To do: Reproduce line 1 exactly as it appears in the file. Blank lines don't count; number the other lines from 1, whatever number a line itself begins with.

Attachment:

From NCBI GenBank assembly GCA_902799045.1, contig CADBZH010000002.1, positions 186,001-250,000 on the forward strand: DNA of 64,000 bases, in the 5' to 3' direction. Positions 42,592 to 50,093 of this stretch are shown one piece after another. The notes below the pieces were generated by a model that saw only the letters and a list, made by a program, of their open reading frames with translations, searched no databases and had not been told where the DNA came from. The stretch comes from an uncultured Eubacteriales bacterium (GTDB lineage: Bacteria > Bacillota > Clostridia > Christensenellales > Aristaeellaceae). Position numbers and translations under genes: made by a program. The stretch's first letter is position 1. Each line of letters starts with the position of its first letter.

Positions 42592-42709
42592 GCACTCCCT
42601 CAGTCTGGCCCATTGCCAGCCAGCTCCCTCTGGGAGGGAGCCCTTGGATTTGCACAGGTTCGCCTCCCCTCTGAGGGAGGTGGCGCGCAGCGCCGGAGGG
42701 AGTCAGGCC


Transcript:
From NCBI GenBank assembly GCA_902799045.1, contig CADBZH010000002.1, positions 186,001-250,000 on the forward strand: DNA of 64,000 bases, in the 5' to 3' direction. Positions 42,592 to 50,093 of this stretch are shown one piece after another. The notes below the pieces were generated by a model that saw only the letters and a list, made by a program, of their open reading frames with translations, searched no databases and had not been told where the DNA came from. The stretch comes from an uncultured Eubacteriales bacterium (GTDB lineage: Bacteria > Bacillota > Clostridia > Christensenellales > Aristaeellaceae). Position numbers and translations under genes: made by a program. The stretch's first letter is position 1. Each line of letters starts with the position of its first letter.